ON THE RECORD: Chaplin, Leap of Faith and Now. Here. This.

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06 Jan 2013

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The last of the trio at hand is another short-lived musical of last spring, this one from off-Broadway. [title of show] was a trifle by Jeff Bowen and Hunter Bell, in which the authors wrote about trying to write a musical to submit to the 2004 New York Musical Theatre Festival. They wrote it, in whimsically meandering style; submitted it; and found their piece a hit of the Festival. The show — a four-character musical, featuring the authors along with Susan Blackwell and Heidi Blickenstaff — was then taken up by the Vineyard, which produced it in 2006 with such great success that they were impelled to bring it back for a return engagement.

[title of show] was a real charmer down at the 125-seat Vineyard. Things went awry, alas, when an intensive Internet campaign helped propel Hunter & Jeff & the girls up to the Lyceum. All that seemed offbeat and lighter-than-air on 15th Street turned leaden in the distinguished house of Frohman. (Daniel Frohman, who built the place in 1903. But that is rather beside the point.) The figurative souffle deflated in the uptown air. Thud it went, despite a veritable valentine from the Times and pleas from the show's overdedicated fans.

With all those fans bloodied but unbowed — and waiting, impatiently, for more — Bowen & Bell returned to the Vineyard last spring with a companion piece, Now. Here. This. [Ghostlight]. The title itself indicates just what this turned out to be: an evening's worth of special material with italics around it, with the quartet of friends spouting overly-intellectualized personal tales and pronouncements. Some of the [title of show] fans saw this as a bonanza personally conceived for their high enjoyment. Many others, though, thought — enough!

The material sounds a bit better on the CD; for starters, it is 40-minutes shorter than the 100-minutes at the Vineyard. The annoyance factor is also reduced by the absence of all those projections of the cosmos. As with the former, Bowen remains a charming and friendly presence. Blackwell turned out to be the most impressive performer of the group, perhaps because she had the strongest material. (This time around, she was credited as co-author.)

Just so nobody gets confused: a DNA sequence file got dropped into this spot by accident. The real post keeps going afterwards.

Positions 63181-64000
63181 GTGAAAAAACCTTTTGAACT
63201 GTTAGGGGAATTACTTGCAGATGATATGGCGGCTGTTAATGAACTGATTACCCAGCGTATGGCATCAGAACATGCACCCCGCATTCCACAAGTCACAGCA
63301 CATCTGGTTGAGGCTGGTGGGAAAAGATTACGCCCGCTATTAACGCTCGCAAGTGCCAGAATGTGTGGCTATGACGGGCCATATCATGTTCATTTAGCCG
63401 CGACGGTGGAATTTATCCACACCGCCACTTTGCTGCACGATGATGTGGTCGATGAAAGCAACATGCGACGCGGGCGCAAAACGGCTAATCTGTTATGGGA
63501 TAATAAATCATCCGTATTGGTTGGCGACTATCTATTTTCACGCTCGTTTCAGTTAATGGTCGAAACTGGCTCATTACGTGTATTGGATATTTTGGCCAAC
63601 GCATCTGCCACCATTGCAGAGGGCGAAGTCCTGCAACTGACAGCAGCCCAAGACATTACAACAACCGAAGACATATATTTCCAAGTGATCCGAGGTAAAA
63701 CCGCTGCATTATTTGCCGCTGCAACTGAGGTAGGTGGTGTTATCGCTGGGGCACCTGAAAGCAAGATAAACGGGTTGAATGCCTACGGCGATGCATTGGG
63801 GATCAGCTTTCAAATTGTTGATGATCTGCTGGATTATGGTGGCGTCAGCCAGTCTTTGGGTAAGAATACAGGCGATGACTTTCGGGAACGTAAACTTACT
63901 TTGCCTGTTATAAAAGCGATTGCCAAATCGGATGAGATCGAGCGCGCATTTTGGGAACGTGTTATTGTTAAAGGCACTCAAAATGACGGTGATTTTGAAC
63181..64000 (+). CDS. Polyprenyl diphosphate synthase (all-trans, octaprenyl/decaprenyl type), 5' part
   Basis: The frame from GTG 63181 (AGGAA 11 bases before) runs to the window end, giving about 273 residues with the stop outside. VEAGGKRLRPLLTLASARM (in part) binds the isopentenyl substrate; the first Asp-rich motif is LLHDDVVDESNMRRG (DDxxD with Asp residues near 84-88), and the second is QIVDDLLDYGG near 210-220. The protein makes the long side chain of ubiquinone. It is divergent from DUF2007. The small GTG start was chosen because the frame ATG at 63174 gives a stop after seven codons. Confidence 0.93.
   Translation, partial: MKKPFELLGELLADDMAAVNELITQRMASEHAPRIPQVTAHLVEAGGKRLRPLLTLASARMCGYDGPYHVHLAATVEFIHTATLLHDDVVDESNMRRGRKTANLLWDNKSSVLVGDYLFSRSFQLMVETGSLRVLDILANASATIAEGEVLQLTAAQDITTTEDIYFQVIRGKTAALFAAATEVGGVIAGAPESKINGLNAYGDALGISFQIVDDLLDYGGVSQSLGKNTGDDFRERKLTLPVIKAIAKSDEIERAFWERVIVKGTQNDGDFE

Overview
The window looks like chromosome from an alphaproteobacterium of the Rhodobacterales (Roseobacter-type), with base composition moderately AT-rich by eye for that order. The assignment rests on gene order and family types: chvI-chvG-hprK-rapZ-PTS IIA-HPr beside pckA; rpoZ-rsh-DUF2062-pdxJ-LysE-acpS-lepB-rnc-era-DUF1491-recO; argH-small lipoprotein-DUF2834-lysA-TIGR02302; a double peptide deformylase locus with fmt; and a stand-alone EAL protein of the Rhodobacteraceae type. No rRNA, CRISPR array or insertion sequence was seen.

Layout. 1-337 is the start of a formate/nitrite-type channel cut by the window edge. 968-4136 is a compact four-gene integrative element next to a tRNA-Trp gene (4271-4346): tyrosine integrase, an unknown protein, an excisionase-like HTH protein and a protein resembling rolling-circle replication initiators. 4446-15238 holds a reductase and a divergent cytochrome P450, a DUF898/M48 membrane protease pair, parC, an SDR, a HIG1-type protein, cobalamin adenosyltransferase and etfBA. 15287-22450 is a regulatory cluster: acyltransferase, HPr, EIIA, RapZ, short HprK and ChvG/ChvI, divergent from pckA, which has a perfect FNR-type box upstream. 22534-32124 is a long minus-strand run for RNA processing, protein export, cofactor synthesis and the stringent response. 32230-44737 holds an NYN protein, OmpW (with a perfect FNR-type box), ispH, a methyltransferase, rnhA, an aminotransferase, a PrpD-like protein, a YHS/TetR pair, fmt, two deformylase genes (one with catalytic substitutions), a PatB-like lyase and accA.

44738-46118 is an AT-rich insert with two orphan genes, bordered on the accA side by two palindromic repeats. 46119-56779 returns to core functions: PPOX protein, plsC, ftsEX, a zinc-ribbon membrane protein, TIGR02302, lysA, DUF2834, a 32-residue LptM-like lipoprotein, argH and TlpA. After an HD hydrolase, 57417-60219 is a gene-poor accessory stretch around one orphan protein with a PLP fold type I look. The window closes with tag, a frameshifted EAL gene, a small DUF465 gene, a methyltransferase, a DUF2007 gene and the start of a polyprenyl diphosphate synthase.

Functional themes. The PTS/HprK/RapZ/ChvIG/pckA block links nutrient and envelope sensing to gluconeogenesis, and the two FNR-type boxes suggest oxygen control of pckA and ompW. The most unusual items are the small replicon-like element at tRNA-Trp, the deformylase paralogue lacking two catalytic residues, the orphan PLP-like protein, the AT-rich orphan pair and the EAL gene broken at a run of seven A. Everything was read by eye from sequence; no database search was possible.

From watching the two shows and listening to the two CDs, my hunch is that composer/lyricist Bowen has all the tools to entertain us. His music, here, is restrained by the need to add "colorful" and deprecating lyrics along the way; it is almost as if whenever his music starts to grow emotional, he slips in a joke to tell us that he is only kidding. This is in keeping with the style of the two musicals in question, yes; but I wonder what he would come up with if he was writing for characters who want to sing, and don't care about being funny.

(Steven Suskin is author of "Show Tunes," "The Sound of Broadway Music: A Book of Orchestrators and Orchestrations," "Second Act Trouble," the "Broadway Yearbook" series and the "Opening Night on Broadway" books. He also pens Playbill.com's Book Shelf and DVD Shelf columns. He can be reached at Ssuskin@aol.com.)

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